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Gaudete – The Third Sunday in Advent
Philip G. Meyer, Pastor Emeritus
Isaiah 40.1-11; 1 Corinthians 4.1-5
11 December 2022
SOLI DEO GLORIA!
There are times when the historic lectionary has readings that are hard to put together. The question for the preacher should always be: Why are these readings chosen for this day in the Church Year? What does this Epistle have to do with Advent? It would have been easier to put the Isaiah reading together with the Gospel reading. One sees John the Baptizer in each one. But John isn’t in the Epistle reading and nothing there hints at the Advent of our Lord. But the theme of faithfulness is present in all three readings.
Today is Gaudete Sunday, “Rejoice” Sunday in English. That our sins are pardoned, that God’s promises never end is certainly cause for rejoicing, and so, rose colored paraments are used. They are used also on the Fourth Sunday in Lent, again, to rejoice during a penitential season. These two seasons are not all gloom and doom.
There is rejoicing in Isaiah’s prophecy. The doubling of the first word, “Comfort, comfort my people, says your God” brings rejoicing. To comfort does not mean to sympathize, but to encourage. God’s people had been in exile in Babylon for 70 years because of their sins. Jerusalem had been conquered and the people carried off to a foreign land. The temple, the place of God’s gracious presence, had been completely destroyed. The heart of the nation had been crushed. God did it because of Judah’s impenitence. God punished his people for 70 years in exile so that they would repent. And now, as Isaiah speaks, “her warfare is ended” and her iniquity is pardoned. God still calls them “my people.” [v. 1] It is time to start anew.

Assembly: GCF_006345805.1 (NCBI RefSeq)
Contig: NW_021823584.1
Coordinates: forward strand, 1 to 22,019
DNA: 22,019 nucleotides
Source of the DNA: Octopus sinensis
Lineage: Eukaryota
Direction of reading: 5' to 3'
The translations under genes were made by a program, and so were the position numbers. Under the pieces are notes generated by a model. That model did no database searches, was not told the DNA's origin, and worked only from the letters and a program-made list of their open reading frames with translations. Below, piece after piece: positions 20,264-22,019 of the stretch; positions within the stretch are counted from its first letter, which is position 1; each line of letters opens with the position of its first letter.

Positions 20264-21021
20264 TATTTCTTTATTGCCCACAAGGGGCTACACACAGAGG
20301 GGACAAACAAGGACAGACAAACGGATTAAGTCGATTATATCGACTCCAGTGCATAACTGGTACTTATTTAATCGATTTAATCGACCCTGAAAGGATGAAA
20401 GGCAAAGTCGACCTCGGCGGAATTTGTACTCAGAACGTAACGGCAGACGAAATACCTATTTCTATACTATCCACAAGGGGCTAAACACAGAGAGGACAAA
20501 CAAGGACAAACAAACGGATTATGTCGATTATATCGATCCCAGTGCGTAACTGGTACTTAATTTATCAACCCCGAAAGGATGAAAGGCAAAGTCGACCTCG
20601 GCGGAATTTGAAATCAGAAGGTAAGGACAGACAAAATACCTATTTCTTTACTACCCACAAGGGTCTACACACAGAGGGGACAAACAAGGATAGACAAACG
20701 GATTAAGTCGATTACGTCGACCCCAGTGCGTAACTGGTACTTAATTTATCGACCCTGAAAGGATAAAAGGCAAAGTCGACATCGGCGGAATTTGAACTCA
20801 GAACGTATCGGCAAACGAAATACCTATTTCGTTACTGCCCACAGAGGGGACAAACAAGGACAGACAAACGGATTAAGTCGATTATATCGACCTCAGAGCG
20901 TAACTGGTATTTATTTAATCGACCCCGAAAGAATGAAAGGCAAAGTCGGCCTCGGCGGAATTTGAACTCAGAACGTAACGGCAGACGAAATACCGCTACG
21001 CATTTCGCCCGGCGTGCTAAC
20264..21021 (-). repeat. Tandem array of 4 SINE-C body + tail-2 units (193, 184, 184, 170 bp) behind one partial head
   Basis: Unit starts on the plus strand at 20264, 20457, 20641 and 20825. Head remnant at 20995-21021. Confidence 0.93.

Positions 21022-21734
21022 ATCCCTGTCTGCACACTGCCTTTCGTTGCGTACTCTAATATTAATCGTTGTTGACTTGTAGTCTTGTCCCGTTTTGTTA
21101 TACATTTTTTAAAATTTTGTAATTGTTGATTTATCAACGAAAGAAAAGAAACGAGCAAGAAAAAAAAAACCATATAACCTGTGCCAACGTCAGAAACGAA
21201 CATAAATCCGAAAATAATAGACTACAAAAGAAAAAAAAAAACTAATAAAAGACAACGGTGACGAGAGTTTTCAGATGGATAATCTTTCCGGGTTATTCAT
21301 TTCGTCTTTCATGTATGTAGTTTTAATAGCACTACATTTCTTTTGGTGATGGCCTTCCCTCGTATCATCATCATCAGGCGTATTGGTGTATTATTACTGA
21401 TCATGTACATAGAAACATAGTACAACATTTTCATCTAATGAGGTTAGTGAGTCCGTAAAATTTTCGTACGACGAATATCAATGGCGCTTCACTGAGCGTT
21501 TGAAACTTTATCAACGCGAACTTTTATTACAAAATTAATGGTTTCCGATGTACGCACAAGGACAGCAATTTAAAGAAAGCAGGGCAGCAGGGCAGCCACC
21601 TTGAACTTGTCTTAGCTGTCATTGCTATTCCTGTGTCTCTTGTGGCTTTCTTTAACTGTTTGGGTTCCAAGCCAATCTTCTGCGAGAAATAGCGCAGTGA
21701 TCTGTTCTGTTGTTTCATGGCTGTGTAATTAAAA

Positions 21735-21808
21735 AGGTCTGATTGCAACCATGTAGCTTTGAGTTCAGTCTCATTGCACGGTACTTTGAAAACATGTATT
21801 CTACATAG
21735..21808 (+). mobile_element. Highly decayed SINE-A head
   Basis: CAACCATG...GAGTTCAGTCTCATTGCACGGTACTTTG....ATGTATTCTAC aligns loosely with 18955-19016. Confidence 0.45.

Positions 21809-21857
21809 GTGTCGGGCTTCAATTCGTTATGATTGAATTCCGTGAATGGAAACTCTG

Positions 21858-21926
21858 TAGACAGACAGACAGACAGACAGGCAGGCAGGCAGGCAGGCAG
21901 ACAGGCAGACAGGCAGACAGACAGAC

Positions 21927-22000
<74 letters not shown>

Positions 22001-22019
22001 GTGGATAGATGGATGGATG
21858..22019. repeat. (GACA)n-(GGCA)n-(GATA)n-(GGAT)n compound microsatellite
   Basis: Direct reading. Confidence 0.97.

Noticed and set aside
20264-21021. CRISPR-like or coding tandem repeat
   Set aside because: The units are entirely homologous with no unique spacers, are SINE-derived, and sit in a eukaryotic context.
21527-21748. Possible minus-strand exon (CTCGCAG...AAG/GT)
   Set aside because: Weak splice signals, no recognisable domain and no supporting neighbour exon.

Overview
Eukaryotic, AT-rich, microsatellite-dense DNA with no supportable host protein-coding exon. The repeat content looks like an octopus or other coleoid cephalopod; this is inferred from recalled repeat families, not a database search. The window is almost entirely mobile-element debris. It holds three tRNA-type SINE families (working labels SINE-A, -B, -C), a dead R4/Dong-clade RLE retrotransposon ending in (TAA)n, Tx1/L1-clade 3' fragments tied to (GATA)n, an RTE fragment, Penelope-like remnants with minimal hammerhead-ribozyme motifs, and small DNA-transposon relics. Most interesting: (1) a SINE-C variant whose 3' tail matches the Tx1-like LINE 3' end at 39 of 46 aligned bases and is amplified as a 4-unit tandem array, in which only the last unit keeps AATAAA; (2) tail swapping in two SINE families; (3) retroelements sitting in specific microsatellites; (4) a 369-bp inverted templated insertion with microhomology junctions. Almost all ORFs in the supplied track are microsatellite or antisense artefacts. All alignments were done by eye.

God started over with his people twice before. The first time was the great flood of Noah. Then came the Exodus from slavery in Egypt. Isaiah speaks about a third new start, the return from exile in Babylon.
This third Exodus prefigures the one that Luke speaks about with regard to Jesus’ death and resurrection. Luke calls it his Exodus [Luke 9.28], the redemptive act which saves us. In this final Exodus Jesus frees us from sin, death, and hell because he paid the full price of our redemption. Of that Isaiah will speak very descriptively in chapters 52-53, words we hear in Lent and Holy Week.
A voice comes from heaven twice. It is the voice of a herald, a proclaimer. The first one commands that the way of the Lord be prepared, and the next reminds us that all flesh is like the grass which passes away. Only the Word of God lasts forever. The herald must be faithful in his task of proclaiming only what God had said.
This voice calls us to repentance. When a monarch came to visit his people a new road was constructed. All obstacles had to be removed. Valleys were filled in, curves were taken out, every mountain and hill was made level. Every obstacle must be removed as the king arrives.
The herald announced the coming of the King. It’s a fitting imagery for Advent. John was also a fierce preacher of repentance, calling the Jewish leaders “a brood of vipers.” Boldly he called them to repentance. He also condemned Herod’s sin of stealing his brother’s wife, Herodias. It was that preaching of the Law that got John arrested and put in prison. John announced God’s Law and Gospel faithfully. He was a faithful steward.